Dr Amanda V Ellis
Lecturer in Chemistry/Nanotechnology|
Research Group: Flinders University, Faculty of Science and Engineering, School of Chemistry, Physics and Earth Science
Current Research ActivitiesMy current research interests are in the areas of synthesis, assembly, and characterization of 2D and 3D nano-hybrid structures, with emphasis on exploring new materials and architectures for fabricating future micro- and nano-devices. Through this we aim to understand the relationships between atomic-level structure and chemistry, and properties.
Creating and characterising nano-hybrid structures
Creating nano-hybrid structures involves functionalising carbon nanotubes, nanoparticles and nanowires, through self-assembly, deposition, impregnation and surface/interface chemical/physical modification. These nanostructured materials afford novel properties for applications in technologies such as biosensors, magnetic storage, polymer composites and catalysis.
Research in this area focuses on polymer based microfluidic devices for the analysis of individual components in complex systems using capillary electrophoresis. Such devices reduce analysis times, allow for high through-put screening, increase selectivity, lower cost, and decrease reagent consumption. A fundamental component of work in this area is developing a tunable surface for controlling the electro-osmotic flow within these device to further improved device performance.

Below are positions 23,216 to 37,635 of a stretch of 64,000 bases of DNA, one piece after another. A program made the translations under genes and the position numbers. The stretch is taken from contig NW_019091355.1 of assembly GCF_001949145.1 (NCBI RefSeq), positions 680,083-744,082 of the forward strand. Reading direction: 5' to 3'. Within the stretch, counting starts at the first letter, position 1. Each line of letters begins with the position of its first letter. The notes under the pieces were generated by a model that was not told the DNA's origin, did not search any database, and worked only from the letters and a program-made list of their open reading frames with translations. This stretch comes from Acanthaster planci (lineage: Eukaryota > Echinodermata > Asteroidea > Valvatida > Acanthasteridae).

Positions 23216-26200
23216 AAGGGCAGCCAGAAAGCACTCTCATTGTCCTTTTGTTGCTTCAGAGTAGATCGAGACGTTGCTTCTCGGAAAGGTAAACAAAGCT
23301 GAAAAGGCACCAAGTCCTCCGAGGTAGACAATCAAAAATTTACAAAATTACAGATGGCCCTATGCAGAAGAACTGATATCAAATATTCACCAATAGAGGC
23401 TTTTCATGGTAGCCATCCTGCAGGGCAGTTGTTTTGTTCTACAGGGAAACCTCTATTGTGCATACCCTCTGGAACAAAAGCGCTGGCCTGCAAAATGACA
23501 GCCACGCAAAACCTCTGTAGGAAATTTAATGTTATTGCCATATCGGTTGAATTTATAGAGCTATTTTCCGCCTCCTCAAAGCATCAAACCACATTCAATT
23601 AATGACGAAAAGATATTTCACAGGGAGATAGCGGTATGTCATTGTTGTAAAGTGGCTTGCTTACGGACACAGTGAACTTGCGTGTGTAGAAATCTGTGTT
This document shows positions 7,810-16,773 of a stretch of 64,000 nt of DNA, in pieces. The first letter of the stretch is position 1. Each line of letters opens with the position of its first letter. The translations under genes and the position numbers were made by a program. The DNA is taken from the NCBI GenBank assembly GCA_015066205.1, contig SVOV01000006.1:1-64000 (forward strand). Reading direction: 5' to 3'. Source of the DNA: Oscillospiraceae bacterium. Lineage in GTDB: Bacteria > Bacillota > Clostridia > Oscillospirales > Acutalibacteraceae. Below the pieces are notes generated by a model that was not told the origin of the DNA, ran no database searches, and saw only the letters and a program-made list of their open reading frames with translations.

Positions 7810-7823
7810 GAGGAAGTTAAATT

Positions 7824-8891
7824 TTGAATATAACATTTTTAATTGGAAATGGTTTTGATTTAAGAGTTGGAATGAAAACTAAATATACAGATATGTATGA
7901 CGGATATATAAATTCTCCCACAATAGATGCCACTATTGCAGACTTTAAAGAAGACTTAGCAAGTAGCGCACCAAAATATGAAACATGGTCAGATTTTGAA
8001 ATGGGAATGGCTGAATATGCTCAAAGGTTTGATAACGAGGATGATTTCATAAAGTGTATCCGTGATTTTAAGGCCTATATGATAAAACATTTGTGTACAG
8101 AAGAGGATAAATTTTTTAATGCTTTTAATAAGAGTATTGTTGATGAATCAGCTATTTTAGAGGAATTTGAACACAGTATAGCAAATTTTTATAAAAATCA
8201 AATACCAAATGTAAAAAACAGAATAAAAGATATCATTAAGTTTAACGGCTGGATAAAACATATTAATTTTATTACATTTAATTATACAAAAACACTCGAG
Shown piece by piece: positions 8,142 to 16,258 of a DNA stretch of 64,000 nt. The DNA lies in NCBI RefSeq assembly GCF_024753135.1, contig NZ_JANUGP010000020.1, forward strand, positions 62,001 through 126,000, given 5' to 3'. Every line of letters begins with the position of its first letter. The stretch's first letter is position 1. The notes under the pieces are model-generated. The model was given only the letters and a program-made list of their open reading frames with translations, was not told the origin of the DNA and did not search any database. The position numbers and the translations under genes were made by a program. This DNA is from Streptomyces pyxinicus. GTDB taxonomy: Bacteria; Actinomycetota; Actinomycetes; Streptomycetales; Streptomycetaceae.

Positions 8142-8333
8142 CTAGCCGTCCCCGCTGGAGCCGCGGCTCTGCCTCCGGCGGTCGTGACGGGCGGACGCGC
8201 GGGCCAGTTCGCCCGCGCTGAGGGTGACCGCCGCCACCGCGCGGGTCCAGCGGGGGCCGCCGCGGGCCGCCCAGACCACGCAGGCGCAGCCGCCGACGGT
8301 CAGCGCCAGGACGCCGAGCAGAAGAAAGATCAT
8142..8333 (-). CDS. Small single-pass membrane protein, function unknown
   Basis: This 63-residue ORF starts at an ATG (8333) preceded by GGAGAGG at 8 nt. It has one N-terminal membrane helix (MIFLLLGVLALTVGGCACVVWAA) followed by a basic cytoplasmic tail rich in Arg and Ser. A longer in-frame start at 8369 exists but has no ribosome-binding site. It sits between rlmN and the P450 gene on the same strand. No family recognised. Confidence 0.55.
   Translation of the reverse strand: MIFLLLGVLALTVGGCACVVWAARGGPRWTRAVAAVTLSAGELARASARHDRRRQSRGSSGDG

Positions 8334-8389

Some of the techniques used in these areas include, chemical vapour deposition, UV and thermal polymerisation, wet-chemical self-assembly, soft lithography, X-ray diffraction, capillary electrophoresis, various spectroscopies (e.g., NMR, XPS, UV-Vis, Fluorescence, IR, Raman), and various microscopies AFM, MFM, STM and electron microscopy (conventional and high resolution TEM). As well as, current monitoring, thermal analysis, in situ electrical measurements and mass-spectrometry.
Existing LinkagesIndustrial Research Ltd, NZ
Stanford Linear Accelerator Center